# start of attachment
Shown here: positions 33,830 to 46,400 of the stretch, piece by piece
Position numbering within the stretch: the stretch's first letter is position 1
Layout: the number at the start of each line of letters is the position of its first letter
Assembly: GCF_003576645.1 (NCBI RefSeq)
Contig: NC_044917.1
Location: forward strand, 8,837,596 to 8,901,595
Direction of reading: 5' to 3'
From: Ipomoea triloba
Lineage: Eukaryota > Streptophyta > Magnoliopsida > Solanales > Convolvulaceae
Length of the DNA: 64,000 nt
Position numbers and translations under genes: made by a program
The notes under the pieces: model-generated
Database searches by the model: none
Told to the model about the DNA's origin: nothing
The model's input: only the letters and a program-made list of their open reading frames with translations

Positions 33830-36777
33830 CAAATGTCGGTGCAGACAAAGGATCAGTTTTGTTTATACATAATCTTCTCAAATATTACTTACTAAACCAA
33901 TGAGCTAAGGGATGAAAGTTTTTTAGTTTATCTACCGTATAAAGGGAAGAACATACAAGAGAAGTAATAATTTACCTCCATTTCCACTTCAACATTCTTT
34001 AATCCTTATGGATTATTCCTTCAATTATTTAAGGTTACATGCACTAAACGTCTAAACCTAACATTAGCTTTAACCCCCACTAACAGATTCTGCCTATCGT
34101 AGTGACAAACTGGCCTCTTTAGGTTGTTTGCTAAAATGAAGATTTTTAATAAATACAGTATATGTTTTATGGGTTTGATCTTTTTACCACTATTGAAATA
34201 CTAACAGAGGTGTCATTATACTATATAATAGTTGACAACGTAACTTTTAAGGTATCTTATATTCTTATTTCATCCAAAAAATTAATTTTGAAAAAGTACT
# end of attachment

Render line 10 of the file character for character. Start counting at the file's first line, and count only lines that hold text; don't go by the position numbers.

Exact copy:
Length of the DNA: 64,000 nt